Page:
How to Avoid These Top 5 Mistakes When Moving Your Office
When helping our customers relocate, we typically hear the following statements at some point during the moving process: “ I didn’t know I needed to…” or, “I completely forgot that…”
Essentially, it’s what you don’t do that could make your move a potential disaster. Here are the top 5 mistakes that you don’t want to make when moving your office:
1. Not Using a Checklist:
This is one of the best ways to ensure that no stone is left unturned. If you do not have an IT department, you might want to consider hiring an MSP to help with the move.
2. Trying to Save Money By Using Your Employees to Move Your Computer Network:
In order to keep your network secure, do not ask non-IT staff or movers to disconnect, move, or reconnect any computers, phones, or other devices. Lost phones, cords, or handsets could be expensive to replace.
Phones could be hooked to the wrong extension or not ring where they should. Do yourself a favor and hire an IT services firm to move your network to avoid any communication blackouts or extended downtime.
3. Not Hiring the RIGHT IT Firm to Move Your Network
Here are some things to look for when considering an IT firm to move your technology: Get a reference from a client or colleague. Request proof of insurance (ask for a faxed or emailed copy), a service level agreement on the amount of downtime to expect, and a written quote for the move.
You should never accept a quote over the phone. A good company will insist on completing a site survey of your current and new location. They should use a professional, organized approach.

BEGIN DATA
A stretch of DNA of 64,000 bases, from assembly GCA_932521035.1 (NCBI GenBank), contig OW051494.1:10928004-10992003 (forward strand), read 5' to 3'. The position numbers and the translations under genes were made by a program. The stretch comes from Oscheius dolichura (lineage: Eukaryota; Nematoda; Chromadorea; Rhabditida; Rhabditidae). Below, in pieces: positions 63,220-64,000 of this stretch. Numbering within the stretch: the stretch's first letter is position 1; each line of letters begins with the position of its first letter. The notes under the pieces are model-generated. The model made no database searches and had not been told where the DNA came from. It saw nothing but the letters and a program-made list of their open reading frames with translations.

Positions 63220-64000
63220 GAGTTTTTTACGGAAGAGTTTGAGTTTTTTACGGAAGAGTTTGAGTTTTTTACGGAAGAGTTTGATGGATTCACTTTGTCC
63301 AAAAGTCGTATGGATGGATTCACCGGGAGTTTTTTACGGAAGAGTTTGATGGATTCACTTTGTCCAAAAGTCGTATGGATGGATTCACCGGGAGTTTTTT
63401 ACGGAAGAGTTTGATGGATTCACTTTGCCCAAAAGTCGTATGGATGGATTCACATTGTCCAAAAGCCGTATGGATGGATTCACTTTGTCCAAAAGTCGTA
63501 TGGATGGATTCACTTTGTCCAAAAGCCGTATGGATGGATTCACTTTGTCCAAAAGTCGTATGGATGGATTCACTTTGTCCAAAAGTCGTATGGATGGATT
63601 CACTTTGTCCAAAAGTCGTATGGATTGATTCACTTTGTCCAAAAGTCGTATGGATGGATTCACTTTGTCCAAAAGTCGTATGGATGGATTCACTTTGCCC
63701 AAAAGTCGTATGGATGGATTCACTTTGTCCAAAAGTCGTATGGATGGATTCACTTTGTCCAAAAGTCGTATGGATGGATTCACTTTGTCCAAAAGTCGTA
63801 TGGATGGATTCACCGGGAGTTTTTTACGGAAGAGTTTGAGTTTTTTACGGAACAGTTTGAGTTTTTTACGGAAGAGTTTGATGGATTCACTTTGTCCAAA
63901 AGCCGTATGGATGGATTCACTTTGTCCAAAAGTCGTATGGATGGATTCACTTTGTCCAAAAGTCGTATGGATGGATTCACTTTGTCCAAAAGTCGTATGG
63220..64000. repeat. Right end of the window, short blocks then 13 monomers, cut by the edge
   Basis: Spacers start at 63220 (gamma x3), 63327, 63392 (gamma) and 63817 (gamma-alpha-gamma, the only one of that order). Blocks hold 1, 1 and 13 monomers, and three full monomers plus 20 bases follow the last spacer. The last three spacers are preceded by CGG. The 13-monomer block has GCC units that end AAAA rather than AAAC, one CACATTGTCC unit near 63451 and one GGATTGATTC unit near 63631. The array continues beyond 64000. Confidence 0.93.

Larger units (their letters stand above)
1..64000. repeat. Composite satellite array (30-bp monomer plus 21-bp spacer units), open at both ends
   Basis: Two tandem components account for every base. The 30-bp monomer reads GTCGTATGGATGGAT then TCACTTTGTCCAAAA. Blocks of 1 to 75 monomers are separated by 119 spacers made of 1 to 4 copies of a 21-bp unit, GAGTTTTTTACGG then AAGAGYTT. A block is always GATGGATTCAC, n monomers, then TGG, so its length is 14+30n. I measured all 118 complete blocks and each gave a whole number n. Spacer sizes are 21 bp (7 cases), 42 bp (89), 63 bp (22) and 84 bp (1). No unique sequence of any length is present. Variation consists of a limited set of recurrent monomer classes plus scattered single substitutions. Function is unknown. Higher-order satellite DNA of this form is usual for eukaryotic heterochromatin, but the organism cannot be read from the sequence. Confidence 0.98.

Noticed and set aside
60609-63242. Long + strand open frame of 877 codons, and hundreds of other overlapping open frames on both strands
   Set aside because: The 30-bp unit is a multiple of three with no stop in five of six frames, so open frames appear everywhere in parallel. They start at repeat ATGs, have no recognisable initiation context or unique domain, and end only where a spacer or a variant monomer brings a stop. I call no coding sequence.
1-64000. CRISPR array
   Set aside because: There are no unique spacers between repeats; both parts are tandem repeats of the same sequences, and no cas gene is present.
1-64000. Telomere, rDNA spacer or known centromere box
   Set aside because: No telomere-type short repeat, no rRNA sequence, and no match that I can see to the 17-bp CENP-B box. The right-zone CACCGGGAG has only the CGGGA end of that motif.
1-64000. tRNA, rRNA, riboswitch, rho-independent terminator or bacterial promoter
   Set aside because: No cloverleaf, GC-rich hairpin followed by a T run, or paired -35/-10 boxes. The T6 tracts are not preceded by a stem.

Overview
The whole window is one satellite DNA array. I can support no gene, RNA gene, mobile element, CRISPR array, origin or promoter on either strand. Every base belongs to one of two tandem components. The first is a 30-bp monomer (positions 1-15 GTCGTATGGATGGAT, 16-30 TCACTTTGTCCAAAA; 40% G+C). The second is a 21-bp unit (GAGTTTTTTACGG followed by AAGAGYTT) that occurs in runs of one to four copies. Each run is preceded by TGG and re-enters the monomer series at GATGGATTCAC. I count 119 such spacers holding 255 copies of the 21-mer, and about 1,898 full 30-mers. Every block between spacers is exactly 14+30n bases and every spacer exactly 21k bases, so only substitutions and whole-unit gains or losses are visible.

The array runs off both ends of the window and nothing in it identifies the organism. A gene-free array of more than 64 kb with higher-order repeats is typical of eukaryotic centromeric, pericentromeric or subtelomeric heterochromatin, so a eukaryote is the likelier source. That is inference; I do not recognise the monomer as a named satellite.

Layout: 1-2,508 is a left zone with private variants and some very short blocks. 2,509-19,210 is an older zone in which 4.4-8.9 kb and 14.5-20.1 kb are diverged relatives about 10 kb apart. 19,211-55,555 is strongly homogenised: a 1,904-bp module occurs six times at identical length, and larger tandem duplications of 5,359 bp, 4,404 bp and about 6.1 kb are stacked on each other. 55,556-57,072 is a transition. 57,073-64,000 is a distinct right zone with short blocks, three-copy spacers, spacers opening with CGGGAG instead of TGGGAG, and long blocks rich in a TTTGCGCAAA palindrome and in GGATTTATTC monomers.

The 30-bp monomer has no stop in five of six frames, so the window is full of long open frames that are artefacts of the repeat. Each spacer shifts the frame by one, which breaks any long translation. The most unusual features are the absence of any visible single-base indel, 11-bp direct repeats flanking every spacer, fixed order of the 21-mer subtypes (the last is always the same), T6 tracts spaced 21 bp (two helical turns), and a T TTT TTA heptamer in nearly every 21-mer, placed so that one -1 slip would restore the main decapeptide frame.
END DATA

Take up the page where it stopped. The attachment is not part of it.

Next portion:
4. Not Giving Your Phone, Internet, and Cable Vendors Advance Warning:
Voice, data, and electrical installations must be made in advance. You need to verify that the cabling is suitable for your phone system and computer network. This can take as long as 6 weeks to install, test, and be ready for move-in day.
If building a new facility, contact your IT provider to verify the amount of power outlets and phone connections needed prior to the walls going up as any changes made after will be at your expense.
5. Poor Communication with Vendors and Employees Prior to and During the Move:
Communicate changes with vendors before and during the move as soon as possible. Give employees customers, and vendors and estimated downtime schedule. Make a cell phone list of important numbers (like tech support, phone, and cable company, etc.) and give it to your employees.
Reroute important email and phones to another location, and set up a web portal to access email from a laptop so you won’t be completely disconnected.
Keep these things in mind and your move can be easy and effortless!